“Bang Bang” is best known from the soundtrack to Quentin Tarantino’s kung fu revenge splatter-pic Kill Bill. The song was written by vertically challenged Republican politician and sometime pop star Sonny Bono, but the definitive version was recorded by Nancy Sinatra for her 1966 album How Does That Grab You?, a record best known for the duet with Lee Hazlewood, “Sand”. The song starts a bit like Rolf Harris’ “Two Little Boys” in that the boy and girl are introduced as children riding on “horses made of sticks“. Rather than fight on opposing sides, the two grow up to become lovers and then to wed. Nancy is abandoned, though:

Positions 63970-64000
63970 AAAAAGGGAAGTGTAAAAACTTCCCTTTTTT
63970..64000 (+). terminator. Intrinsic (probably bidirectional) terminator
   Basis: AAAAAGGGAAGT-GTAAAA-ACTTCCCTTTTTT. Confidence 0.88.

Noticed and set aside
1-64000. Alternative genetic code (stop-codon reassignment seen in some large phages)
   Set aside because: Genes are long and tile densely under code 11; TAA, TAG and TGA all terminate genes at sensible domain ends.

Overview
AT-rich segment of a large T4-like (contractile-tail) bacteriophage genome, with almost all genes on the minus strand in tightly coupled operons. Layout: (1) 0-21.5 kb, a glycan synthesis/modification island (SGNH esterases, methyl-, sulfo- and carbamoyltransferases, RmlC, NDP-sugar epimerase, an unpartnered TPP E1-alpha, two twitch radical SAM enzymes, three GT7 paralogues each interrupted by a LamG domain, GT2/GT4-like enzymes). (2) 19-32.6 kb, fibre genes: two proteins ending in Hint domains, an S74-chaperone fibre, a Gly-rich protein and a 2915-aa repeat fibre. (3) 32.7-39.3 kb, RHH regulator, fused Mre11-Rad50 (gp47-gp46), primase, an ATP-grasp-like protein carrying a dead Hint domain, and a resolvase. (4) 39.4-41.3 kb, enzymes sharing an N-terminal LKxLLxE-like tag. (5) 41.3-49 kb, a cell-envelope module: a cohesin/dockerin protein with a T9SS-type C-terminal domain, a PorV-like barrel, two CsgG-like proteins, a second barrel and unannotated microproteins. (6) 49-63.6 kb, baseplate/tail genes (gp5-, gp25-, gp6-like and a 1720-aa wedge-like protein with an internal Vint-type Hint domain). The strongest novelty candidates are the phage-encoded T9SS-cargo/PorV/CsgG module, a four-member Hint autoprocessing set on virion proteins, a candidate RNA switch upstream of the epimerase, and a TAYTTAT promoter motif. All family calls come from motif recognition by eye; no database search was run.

Now he’s gone, I don’t know why
And till this day, sometimes I cry
He didn’t even say goodbye
He didn’t take the time to lie.
Bang bang, he shot me down
Bang bang, I hit the ground
Bang bang, that awful sound
Bang bang, my baby shot me down
The arrangement eschews her usual bouncy swinging sixties pop for something that is dark, wistful and melancholy – more Francoise Hardy than Sandie Shaw. It’s my favourite of her recordings, with the possible exception of “Some Velvet Morning”. As well as appearing on the Kill Bill soundtrack, “Bang Bang” crops up on Unkle’s Edit Music For A Film – a superb, but under-appreciated double CD.